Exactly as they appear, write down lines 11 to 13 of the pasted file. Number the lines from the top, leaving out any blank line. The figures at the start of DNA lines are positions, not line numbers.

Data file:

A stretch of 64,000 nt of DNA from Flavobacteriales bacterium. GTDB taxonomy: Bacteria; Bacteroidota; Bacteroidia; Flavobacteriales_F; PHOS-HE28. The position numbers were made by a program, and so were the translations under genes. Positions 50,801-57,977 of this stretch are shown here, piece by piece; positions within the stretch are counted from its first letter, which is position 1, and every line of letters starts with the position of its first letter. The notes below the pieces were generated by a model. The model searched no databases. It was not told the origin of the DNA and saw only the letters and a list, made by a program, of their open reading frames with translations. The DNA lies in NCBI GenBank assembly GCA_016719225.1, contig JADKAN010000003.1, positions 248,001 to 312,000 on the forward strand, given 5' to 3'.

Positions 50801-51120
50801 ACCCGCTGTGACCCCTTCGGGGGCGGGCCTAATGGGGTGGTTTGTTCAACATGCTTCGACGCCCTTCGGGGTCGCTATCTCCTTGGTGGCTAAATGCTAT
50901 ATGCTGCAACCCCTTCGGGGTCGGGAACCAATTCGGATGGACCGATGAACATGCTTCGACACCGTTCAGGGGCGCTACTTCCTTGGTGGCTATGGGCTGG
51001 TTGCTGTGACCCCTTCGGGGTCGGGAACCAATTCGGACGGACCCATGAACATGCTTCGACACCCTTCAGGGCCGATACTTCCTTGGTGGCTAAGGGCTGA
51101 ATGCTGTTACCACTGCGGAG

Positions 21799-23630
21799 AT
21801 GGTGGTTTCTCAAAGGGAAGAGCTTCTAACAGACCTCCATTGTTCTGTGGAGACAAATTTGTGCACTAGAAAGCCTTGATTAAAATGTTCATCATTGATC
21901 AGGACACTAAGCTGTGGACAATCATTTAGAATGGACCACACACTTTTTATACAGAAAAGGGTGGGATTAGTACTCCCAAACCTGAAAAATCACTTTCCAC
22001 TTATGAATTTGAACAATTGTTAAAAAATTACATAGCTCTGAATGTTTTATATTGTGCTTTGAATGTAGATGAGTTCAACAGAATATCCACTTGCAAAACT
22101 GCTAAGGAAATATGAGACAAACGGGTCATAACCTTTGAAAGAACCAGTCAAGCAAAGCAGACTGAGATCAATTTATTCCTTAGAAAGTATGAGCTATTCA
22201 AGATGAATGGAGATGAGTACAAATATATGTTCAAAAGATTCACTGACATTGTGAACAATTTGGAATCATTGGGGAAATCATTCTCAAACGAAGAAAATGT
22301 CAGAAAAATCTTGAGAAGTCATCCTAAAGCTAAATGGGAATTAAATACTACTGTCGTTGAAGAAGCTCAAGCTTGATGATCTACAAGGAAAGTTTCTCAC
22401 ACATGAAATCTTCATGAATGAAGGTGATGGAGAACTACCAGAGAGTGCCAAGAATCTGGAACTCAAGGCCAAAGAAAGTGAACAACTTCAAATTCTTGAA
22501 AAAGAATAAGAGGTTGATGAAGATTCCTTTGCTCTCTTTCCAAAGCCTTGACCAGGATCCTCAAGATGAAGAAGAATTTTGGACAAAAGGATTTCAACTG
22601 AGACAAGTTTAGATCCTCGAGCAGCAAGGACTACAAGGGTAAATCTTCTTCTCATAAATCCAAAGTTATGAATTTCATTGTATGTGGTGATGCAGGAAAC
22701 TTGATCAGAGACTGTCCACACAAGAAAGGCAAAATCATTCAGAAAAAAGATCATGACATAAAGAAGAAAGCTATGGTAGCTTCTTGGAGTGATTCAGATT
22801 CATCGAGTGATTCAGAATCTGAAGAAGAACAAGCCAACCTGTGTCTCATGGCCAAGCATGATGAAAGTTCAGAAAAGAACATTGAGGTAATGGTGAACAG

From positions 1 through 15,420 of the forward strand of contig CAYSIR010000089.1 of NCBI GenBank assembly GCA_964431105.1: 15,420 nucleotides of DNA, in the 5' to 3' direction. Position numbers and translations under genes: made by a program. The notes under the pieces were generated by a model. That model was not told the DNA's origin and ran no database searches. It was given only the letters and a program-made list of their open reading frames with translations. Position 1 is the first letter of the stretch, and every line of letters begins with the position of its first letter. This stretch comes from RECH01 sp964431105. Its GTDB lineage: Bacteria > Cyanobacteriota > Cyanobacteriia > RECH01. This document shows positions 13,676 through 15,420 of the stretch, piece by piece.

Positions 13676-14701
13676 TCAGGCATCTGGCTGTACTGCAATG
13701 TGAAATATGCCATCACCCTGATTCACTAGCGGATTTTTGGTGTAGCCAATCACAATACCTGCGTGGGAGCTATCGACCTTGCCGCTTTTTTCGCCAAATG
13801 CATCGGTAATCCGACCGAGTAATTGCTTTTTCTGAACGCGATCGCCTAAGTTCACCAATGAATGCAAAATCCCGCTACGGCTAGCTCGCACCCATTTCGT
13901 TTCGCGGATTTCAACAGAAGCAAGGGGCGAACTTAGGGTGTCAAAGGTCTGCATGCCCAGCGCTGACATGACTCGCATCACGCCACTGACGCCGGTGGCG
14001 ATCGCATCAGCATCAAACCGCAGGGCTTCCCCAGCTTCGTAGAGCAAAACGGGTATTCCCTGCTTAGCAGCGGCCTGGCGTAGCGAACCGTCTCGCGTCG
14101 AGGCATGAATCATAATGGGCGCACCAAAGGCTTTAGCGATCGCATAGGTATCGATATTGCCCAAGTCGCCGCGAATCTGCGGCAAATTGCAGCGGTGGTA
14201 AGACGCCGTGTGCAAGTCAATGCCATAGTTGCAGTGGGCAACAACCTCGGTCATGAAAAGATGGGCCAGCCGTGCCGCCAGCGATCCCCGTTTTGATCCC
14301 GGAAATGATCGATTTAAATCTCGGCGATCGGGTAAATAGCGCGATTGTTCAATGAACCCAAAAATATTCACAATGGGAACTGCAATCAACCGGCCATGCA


22001 TTATGAATTTGAACAATTGTTAAAAAATTACATAGCTCTGAATGTTTTATATTGTGCTTTGAATGTAGATGAGTTCAACAGAATATCCACTTGCAAAACT
22101 GCTAAGGAAATATGAGACAAACGGGTCATAACCTTTGAAAGAACCAGTCAAGCAAAGCAGACTGAGATCAATTTATTCCTTAGAAAGTATGAGCTATTCA
22201 AGATGAATGGAGATGAGTACAAATATATGTTCAAAAGATTCACTGACATTGTGAACAATTTGGAATCATTGGGGAAATCATTCTCAAACGAAGAAAATGT